My new iBook G4 is truly fun. I'm at the Peabody Place shopping center just blocks away from historic Beale street (birthplace of rock'n'roll, home of BB King's little cafe). There are three available networks :-).
The interesting thing about wireless is that it makes me look like I'm completely out of touch with reality. I'm sitting here typing away while people are milling around going in and out of stores with fresh coffee from Starbucks. My table is an island in the the main three story lobby with few other strandees. It feels like quite a contrast.
I need to go do something. I'll use the wireless later.
Dinner at the Crafton's was great fun. The cuisine of a house in which the brand 'Stovetop' is anathema is always incredible. Gramma Crafton introduced me to oyster dressing (stuffing is called dressing down here), green bean bundles (bacon wrapped, french cut strands in a sweet red sauce), and southern pecan pie.
Mrs. Crafton and I spent the night before making calligraphy welcome gifts for each family represented at the table (10). I can tell now where Dailey gets his creativity. Then Casey, Alex and I went out late to see downtown Memphis all lit up and throbbing with life. Memphis seems to go on and on forever. When you see a big white dot representing Memphis on a wheather map it is probably to scale.
Speaking of wrong side of the river, one might think that both sides of the Mighty Mississippi would be bustling in an urban, commercial area. Nope. Arkansas is accessible from Memphis via bridge. Crossing that bridge is like falling out of the milky way into the abyss. There is absolutely nothing but dim farm land across the river. It is the most bizare landscape I've ever seen. The drive to Memphis from Arkansas, however, is far better. The reflections of the city in the river are intensified by the lifelessness of its neigboring state.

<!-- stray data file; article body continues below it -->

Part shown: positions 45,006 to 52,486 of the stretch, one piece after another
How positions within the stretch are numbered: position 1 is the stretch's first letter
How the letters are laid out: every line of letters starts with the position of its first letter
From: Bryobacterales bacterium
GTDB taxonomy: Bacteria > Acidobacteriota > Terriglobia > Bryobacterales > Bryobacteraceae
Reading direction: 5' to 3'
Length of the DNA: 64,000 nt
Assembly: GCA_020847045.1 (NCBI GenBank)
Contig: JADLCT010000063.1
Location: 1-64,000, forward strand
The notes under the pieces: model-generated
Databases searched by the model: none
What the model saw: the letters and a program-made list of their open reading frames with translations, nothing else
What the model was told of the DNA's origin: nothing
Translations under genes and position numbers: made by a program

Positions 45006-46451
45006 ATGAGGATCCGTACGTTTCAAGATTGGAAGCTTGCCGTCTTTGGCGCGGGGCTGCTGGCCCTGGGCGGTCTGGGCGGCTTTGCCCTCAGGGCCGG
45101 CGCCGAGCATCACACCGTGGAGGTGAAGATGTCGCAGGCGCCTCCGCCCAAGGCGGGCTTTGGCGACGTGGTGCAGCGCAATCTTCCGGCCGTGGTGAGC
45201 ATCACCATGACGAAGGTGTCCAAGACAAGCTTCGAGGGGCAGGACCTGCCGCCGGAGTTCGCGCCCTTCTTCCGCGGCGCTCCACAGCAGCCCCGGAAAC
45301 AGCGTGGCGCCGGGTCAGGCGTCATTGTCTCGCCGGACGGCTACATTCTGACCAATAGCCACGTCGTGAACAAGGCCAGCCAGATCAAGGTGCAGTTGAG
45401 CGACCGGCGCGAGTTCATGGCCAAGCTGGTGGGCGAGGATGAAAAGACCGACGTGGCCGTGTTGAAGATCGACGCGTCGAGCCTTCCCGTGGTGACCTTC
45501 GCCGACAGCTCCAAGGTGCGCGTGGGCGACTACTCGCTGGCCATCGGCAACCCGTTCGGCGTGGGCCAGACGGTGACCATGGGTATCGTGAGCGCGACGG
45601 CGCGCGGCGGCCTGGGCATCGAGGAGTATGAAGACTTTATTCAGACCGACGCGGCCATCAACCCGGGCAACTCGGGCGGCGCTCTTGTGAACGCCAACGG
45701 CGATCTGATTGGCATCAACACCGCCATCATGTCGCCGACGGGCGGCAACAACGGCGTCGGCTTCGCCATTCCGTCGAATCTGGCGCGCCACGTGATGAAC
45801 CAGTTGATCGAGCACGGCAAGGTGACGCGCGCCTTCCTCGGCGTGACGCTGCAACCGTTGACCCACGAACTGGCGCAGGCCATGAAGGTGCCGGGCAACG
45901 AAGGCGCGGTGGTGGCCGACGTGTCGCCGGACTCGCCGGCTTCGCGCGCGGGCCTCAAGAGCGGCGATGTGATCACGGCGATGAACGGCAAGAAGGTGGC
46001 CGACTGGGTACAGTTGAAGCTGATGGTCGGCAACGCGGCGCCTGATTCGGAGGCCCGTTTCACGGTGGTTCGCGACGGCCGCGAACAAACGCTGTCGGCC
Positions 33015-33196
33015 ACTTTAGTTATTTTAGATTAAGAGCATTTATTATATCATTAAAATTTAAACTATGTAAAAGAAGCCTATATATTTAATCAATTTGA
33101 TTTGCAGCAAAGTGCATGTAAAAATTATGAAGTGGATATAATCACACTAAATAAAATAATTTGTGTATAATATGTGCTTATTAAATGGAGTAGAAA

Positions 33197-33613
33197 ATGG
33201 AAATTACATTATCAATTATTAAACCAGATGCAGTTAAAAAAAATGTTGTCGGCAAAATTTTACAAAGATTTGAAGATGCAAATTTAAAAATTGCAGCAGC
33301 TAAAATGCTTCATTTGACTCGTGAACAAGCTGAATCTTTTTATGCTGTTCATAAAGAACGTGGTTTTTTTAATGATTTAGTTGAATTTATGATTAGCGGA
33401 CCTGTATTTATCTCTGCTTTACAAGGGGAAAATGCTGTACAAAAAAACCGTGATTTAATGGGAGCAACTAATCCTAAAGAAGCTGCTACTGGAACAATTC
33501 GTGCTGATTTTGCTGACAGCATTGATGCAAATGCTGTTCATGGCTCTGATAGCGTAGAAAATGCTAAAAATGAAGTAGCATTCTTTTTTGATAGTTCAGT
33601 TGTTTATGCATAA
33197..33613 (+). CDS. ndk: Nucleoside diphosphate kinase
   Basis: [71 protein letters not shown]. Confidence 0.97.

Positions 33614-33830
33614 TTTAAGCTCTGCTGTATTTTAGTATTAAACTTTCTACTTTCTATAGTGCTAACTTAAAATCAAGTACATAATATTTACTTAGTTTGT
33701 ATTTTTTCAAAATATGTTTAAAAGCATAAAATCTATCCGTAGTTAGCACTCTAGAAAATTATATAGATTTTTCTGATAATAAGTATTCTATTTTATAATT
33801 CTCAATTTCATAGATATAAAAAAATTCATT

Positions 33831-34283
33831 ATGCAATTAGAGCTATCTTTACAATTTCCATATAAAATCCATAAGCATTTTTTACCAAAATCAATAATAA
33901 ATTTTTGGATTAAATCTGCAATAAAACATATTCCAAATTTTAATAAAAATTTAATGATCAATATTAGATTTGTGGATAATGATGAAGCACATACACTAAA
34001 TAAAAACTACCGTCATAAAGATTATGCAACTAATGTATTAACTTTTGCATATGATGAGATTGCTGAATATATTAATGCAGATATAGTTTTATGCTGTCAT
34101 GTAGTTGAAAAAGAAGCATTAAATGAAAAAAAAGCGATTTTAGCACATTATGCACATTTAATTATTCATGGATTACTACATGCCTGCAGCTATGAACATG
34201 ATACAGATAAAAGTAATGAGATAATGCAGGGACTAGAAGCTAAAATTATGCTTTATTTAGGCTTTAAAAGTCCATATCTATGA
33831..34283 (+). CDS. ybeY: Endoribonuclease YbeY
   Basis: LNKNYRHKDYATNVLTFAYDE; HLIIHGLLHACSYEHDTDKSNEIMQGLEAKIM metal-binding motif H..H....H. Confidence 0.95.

The next morning we helped set up for the guests, finished cooking a few things, and then partied as people came and ate. There was so much food! Gramma Crafton bragged to me over her daughter-in-law's excellent cooking with sound evidence for her praise. I got to meet some more of the family and hang out with the little cousins in between watching to football game and grabbing another plate of food.
Eventually we went to a friend's house to ride a '92 Cherokee on steriods and monster tires through the swamp to shoot at stuff. And finished the night out with PS2 and 'Apples to Apples' while talking about which modifications to certain cars are best and the glories of turbo and nitro and hydrolics.
Life in the mid-south seems to be as quintessentially american as you can get.
Today I'm taking it easy: sleeping in, slowly chipping away at the left-overs, and getting to know the city a little better. I'm in the new Shelby County Library making use of the free wireless and doing a little research for papers and projects.
I have no idea what's going to happen tomorrow.
I am here at the Apple store checking emails and hangin' out with the locals. And, yes, looking to buy an ibook G4 with a wireless mouse (and splurging on a neat little carrying case that would displace the discounts that I'm getting).
As a designer this little tool will be invaluable. I'll be able to take it with me whenever/wherever without tether to a network or outlet. Any time I catch the design bug I can whip out the G4 and go to. It will be good. Very good. And, yes, I'm excited.
I think visiting an Apple store is a rite of passage for a designer or any mac enthusiast, for that matter. Simply being in the store is an experience. All the hardware is separated around the store into neat little vestibules. There is the music section (with the ever-popular ipod), the video section with software for making professional grade edits and productions, the audio section, the photos section, kids, pros, and genius (the learning center at the back of the store). There are also accessory and more softwares available in the center of the store. As a designer I really enjoy how the whole environment is layed out — plenty of space framed by clean, solid materials. Ther's lots of white and hardwood. It feels more like a fine art gallery than a retail store.
It is intersting to me how many different kinds of people are here. There are elders at the learning center watching a miniseminar about how to organize their photos and email them or print them. There are kids wrapped in bean bags at the kids center gaming away on emacs while parents shop. And then there are the few the student/professional types like me. I really had no idea that Apple had such a broad following.
I am making pilgramage to the wrong side of the river.
This thanksgiving in celebration of a week free of classes I choose Memphis (the real Memphis is on the west side of its river).